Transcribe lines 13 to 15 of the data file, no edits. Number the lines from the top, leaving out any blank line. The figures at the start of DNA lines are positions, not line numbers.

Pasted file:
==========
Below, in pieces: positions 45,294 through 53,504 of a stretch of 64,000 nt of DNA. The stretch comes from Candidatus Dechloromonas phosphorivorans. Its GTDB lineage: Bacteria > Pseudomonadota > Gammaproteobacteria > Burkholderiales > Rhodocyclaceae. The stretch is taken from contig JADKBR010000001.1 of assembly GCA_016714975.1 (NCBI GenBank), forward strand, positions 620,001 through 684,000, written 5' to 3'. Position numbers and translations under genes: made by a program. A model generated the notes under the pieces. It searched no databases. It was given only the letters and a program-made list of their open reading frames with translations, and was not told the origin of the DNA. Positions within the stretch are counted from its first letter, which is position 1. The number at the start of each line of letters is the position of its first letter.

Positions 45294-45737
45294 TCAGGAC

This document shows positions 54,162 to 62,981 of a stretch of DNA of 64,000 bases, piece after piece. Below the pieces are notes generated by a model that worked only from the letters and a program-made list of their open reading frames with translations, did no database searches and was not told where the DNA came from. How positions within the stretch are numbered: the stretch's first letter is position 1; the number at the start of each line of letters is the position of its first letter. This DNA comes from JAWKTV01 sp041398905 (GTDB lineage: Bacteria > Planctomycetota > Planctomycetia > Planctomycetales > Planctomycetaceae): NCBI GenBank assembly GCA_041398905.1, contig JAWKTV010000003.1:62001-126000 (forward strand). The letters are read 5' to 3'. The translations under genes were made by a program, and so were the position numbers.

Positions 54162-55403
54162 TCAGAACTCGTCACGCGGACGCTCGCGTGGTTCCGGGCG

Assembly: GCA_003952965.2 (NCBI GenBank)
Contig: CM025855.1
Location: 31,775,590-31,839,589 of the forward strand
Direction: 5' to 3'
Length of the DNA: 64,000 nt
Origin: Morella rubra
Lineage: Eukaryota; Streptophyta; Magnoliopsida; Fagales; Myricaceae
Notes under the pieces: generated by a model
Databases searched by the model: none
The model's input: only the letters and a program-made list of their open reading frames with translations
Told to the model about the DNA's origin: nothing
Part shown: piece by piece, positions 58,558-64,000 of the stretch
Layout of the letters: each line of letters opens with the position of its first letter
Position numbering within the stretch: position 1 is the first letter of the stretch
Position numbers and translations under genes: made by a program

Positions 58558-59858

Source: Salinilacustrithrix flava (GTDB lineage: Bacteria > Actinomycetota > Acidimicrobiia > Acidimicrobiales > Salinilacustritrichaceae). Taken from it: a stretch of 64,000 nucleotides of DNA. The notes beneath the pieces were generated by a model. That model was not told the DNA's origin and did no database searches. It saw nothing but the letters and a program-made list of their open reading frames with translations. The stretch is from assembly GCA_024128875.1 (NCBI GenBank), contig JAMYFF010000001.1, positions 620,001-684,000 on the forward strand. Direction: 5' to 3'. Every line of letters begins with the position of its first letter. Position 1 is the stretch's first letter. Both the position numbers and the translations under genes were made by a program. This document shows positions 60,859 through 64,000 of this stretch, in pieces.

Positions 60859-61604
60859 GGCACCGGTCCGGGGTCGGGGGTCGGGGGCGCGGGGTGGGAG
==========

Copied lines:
Lineage: Eukaryota; Streptophyta; Magnoliopsida; Fagales; Myricaceae
Notes under the pieces: generated by a model
Databases searched by the model: none